Dr. Masuoka emphasized that researchers also learn the most when thinking comparatively. “We cannot analyze a population in isolation,” she said. “We therefore can’t understand the impact of race on voting by only looking at one group – we need to look at how it’s constructed vis-a-vis other groups.”

Some of the projects that UCLA LPPI has worked on in collaboration with Dr. Masuoka and the UCLA Asian American Studies Center include an analysis of Latino and Asian voters in the 2020 primary elections and a study of racial differences in the support of California propositions that same year.

The innovative method of conducting this research was originally conceptualized by Dr. Matt Barreto and is unique to UCLA LPPI. Rather than relying on traditional exit polls, wherein surveyors only interview small numbers of voters, UCLA LPPI analyzes actual ballots cast in all precincts and matches that data to demographic information. This allows researchers to more accurately understand the choices of Latinos and other voters of color.

Furthermore, going beyond party choice to focus on ballot propositions allows researchers to gain a more granular understanding of the diversity of political views within communities.

Another distinctive facet of this work is the hands-on engagement of  policy fellows in the research. Graduate students use their quantitative skills to gather and present data to research analysts therbey by helping to draw substantive conclusions. These graduate fellows in turn train undergraduate students such as Bryanna Ruiz Fernández, which facilitates unique mentorship opportunities.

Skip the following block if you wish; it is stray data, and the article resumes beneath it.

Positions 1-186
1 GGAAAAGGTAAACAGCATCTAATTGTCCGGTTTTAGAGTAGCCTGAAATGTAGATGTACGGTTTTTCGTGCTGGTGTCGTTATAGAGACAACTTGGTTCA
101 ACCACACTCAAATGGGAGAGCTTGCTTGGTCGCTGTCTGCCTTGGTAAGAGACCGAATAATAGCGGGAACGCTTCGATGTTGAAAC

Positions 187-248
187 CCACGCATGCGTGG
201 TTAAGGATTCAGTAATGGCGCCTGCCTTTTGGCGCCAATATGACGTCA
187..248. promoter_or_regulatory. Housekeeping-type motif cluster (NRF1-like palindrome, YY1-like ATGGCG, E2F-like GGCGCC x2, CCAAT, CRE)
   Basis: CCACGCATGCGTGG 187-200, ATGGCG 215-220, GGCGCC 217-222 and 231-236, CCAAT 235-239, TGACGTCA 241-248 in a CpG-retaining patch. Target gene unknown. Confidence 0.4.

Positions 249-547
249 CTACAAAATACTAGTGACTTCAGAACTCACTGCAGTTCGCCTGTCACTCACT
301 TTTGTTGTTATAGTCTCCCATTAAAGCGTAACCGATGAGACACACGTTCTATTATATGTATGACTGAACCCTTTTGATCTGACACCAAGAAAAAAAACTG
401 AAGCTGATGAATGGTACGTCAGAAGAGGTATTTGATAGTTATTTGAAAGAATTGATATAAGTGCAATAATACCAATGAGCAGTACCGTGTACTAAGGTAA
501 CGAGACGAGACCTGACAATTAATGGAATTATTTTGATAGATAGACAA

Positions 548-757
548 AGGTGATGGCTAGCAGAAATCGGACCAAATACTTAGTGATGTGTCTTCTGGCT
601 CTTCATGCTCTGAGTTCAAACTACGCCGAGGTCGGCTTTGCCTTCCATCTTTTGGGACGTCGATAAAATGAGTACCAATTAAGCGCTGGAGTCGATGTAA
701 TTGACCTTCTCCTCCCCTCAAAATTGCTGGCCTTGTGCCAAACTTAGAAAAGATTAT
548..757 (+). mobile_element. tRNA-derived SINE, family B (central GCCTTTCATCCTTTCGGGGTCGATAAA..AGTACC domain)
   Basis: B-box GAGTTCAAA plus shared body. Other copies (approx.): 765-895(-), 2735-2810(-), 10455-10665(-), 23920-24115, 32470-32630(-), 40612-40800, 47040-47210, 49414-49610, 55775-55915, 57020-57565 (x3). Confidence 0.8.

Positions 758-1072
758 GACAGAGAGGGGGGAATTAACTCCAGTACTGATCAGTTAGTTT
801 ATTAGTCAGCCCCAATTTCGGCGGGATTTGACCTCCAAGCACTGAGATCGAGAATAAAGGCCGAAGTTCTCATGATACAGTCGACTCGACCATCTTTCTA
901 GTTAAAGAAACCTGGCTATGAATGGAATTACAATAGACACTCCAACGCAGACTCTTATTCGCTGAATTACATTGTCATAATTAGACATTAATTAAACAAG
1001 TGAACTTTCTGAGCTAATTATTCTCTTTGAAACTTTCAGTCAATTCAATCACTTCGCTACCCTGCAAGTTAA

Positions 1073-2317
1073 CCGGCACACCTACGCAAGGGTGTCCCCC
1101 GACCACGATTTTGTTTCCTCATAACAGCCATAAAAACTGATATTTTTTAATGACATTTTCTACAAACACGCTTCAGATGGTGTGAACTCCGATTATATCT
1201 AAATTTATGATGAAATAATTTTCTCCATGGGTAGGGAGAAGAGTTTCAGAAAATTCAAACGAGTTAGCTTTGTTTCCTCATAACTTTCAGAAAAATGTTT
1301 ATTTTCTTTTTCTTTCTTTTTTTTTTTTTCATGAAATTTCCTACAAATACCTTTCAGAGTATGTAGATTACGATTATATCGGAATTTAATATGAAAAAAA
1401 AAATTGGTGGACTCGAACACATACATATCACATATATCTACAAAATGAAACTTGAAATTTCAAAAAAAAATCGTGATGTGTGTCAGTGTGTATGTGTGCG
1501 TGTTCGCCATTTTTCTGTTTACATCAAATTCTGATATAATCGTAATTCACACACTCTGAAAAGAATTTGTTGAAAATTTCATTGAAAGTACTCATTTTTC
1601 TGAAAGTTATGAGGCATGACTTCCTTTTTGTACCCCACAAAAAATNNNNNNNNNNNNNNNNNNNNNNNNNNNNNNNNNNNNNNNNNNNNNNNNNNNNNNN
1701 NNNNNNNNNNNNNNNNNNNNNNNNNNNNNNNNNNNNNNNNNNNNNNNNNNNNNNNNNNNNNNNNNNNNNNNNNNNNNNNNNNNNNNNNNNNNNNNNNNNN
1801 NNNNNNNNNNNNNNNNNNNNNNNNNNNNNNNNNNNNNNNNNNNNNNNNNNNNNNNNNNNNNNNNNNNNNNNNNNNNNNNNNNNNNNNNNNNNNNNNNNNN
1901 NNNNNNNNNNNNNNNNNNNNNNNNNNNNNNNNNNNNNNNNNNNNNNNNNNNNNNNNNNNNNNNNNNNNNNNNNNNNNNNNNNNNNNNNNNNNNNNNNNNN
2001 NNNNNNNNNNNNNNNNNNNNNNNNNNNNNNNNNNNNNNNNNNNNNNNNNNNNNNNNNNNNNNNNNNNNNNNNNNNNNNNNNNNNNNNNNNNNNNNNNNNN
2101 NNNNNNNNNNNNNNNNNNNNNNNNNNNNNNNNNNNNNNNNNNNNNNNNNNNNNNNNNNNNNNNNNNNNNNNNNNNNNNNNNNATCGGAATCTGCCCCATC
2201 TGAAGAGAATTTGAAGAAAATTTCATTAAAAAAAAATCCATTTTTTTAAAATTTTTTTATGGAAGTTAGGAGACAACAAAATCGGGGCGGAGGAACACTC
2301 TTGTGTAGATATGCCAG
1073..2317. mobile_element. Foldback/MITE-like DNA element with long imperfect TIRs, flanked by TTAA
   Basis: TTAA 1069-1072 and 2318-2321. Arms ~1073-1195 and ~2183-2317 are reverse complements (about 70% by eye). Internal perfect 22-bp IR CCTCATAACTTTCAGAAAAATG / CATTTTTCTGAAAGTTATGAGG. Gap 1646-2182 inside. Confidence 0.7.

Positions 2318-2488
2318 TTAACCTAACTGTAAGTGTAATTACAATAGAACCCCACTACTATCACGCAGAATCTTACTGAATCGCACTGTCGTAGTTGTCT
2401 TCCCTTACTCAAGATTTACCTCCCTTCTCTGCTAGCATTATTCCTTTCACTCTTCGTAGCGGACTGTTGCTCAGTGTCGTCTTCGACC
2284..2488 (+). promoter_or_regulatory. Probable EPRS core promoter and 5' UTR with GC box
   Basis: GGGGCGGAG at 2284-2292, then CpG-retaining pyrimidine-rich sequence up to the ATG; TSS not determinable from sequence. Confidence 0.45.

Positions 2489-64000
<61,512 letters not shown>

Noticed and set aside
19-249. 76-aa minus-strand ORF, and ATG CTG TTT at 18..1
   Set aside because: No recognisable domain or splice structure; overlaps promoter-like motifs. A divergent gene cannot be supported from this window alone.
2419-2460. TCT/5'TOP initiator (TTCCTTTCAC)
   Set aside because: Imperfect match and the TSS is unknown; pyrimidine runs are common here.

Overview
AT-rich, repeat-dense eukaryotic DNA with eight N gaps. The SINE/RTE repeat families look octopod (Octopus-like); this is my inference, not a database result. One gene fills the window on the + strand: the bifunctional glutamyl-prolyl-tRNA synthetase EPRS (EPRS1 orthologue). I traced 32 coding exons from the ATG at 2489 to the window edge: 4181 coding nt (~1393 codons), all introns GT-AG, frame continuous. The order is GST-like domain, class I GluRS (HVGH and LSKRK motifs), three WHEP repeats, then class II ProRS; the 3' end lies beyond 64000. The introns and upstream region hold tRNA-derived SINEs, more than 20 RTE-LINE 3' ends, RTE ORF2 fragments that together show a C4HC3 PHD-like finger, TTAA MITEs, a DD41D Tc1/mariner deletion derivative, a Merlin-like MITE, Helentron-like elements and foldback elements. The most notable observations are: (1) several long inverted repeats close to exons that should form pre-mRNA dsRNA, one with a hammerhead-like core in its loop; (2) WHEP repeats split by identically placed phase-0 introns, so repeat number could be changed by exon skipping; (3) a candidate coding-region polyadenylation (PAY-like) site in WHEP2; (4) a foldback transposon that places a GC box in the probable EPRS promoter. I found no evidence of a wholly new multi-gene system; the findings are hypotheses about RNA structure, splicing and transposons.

“As a first-generation college student, higher education has been a difficult space to navigate, and research even more difficult,” said Ruiz Fernández. “However, having the opportunity to be guided by individuals like Michael Herndon and Daisy Vazquez Vera who faced similar challenges as myself, I was able to receive individualized support and guidance in order to build the skills that will ensure I am successful in whichever research-focused role I find myself in.”